The Dangers of Rugby


Olga Guryanova; via Unsplash

The Moscow Rugby Team in a clash of strength and determination.

Rugby is a popular sport around the world, especially in countries like New Zealand, the United Kingdom, Ireland, Australia, and Japan. It’s similar to American football, but there are some key differences. A rugby ball is spherical, and rugby has fewer restrictions than American football concerning how the ball may be handled to score goals. Rugby players may hold the ball as they advance, but American football players cannot. Rugby also involves more sheer force in advancing towards the goal.

Many people know about the dangers associated with American football, but what of rugby?

The British Journal of Sports Medicine found that injuries most commonly affect the knee, followed by the ankle and the shoulder. Bones, joints, and ligaments are all at risk of damage. Tackles and scrums are often when players are most susceptible to injury. (Scrums are a way of starting a play, and they involve lines of opposing players that each tries to advance while pushing the other back. This is similar to American Football.)

Like American football, concussions can be a great risk. (This is when the brain is shaken within the skull, temporarily resulting in impaired brain function.) With aggressive tackles and contact with enemy players, rugby players are actually more vulnerable to this injury than those in American football, according to the Journal. Multiple concussions can lead to more serious conditions, such as chronic traumatic encephalopathy, which can create amnesia and depression in the afflicted.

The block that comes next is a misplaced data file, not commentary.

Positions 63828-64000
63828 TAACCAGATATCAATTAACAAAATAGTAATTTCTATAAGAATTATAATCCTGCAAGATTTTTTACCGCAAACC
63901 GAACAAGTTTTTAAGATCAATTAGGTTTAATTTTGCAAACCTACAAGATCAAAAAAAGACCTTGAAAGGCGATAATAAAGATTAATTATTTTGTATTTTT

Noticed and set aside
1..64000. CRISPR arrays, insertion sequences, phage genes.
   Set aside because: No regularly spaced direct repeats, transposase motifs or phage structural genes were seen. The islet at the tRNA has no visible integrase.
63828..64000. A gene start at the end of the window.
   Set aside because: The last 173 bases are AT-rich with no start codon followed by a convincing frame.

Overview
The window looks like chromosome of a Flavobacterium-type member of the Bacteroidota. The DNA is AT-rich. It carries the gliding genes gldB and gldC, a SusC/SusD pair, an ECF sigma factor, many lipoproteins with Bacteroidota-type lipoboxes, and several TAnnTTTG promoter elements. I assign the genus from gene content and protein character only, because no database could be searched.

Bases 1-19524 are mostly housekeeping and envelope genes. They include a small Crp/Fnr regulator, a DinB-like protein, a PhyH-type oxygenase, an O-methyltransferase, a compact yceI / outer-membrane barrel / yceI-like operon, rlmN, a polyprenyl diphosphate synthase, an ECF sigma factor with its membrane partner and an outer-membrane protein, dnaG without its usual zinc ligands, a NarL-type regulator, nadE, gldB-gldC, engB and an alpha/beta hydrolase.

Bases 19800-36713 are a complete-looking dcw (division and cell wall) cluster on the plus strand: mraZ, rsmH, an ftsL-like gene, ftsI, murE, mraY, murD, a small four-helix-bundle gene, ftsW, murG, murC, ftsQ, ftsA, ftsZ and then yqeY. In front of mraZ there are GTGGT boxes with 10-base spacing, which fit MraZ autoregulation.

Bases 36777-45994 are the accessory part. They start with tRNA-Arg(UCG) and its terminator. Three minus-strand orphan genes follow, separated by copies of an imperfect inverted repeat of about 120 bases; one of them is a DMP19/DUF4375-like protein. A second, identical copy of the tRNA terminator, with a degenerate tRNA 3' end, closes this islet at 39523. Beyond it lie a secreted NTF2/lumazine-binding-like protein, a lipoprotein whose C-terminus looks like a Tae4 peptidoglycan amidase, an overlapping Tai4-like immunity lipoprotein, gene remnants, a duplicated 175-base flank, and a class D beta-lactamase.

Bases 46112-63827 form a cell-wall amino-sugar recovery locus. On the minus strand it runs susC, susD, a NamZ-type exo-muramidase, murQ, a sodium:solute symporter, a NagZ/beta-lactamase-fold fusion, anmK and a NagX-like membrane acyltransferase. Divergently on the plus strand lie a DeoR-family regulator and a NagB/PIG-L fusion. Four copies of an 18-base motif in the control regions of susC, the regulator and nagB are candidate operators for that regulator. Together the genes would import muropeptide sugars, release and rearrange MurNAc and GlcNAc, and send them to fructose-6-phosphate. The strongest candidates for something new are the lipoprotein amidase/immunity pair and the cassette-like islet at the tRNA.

Meanwhile, Dr. Sam Barke, the Head of Sports Medicine at Meliora Medical Group, is an expert on head injuries and how to mediate them. He says that tackling has increased in rugby, and players have gotten larger and more imposing. All this increases injuries and their severity.

Many people enjoy rugby, so what can players, coaches, and officials do to minimize the risks of injury? Coaches can teach their players superior tackling techniques to lower the dangers. Helmets and mouth-guards are essential to protect the head and mouth. Some physicians and first responders should attend Rugby events or be nearby in case someone gets hurt. Barke adds that head injury awareness and safety laws help to prevent injuries. Elite games use the Head Injury Assessment to detect if a concussion has occurred, and rugby at school uses the “Recognize and Remove” rule to get hurt players off the rugby field. Barke recommends caution when returning to the game. The injured should rest for two weeks and only gradually continue play after gaining approval from their doctors. He notes that the pool of research into athletic risks is only growing, and game organizers must stay up to date with the latest knowledge

On the other hand, taking risks is important to building character, and rugby is an excellent way for people to exercise, have fun, and take these risks. We should not abandon rugby as a sport. Complicated injuries can happen in all sports, and that’s okay as long as athletes know the dangers and have options to prevent and treat injuries. Some doubt if rugby is worth playing in light of all the risks, so rugby organizers are called to find a good balance between safety and allowing rugby to remain dangerous and exciting.